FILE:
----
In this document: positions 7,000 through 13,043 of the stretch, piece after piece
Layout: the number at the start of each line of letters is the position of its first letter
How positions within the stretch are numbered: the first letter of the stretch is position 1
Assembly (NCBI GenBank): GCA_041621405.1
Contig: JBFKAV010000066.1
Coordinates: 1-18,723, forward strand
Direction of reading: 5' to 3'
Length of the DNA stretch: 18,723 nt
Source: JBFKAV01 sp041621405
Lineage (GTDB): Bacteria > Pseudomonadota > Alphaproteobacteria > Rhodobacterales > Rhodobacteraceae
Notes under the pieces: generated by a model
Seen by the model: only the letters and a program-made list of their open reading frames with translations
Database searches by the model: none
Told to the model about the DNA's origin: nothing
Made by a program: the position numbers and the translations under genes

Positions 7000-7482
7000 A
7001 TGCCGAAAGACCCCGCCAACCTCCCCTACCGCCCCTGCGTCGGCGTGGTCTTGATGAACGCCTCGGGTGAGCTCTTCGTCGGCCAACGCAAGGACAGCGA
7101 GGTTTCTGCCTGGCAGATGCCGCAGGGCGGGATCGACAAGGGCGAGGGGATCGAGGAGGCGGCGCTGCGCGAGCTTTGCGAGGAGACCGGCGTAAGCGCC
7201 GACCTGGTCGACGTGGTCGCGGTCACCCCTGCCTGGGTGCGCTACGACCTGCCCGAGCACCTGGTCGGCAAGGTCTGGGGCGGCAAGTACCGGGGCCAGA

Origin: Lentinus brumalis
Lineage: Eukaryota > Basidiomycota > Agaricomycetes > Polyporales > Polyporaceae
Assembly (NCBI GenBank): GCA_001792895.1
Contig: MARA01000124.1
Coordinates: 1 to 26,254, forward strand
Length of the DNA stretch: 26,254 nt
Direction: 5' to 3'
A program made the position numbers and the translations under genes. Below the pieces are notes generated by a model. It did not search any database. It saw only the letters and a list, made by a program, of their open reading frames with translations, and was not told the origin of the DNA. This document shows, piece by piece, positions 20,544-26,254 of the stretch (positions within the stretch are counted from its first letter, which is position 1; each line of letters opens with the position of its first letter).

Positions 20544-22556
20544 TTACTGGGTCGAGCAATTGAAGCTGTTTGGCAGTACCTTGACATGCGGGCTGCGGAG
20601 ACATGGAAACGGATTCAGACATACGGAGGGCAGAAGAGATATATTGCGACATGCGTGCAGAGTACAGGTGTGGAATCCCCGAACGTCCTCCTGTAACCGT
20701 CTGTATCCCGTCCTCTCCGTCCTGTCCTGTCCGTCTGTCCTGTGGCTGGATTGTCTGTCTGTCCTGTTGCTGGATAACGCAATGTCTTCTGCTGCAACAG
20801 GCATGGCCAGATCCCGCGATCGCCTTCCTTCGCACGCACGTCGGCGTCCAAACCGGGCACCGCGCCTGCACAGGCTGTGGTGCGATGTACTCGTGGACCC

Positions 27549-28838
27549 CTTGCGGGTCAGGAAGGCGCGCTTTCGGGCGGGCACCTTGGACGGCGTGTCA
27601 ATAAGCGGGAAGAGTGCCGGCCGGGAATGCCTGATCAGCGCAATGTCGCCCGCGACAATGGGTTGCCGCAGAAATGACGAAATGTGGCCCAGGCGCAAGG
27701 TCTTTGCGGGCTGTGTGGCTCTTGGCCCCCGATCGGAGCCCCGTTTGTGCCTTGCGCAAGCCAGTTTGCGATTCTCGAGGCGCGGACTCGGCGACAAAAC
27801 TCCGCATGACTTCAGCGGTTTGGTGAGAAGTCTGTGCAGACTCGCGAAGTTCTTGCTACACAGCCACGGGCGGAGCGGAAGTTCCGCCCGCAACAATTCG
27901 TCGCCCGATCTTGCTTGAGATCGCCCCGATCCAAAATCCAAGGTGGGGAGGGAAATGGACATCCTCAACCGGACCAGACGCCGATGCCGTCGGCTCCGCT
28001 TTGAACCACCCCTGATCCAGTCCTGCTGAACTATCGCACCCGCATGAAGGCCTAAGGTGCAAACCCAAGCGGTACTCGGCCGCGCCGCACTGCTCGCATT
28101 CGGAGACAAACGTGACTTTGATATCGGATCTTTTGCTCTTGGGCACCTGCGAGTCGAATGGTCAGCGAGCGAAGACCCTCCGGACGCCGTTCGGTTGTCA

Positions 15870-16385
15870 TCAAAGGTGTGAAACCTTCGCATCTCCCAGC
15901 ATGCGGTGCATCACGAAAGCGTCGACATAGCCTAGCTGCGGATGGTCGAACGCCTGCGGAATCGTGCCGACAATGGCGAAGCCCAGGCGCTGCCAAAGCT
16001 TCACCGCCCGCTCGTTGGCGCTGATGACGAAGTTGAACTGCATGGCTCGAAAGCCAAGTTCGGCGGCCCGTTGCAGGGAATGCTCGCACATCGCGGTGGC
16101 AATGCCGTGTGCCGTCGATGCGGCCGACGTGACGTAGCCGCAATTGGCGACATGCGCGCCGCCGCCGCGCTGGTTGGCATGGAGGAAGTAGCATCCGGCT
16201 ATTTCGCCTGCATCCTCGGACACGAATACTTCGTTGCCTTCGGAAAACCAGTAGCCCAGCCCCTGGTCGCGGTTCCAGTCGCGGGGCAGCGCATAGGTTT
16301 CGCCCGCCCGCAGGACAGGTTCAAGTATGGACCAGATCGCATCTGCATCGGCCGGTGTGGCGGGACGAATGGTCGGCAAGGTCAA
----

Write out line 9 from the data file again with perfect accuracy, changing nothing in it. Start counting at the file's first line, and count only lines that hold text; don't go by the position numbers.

Source: JBFKAV01 sp041621405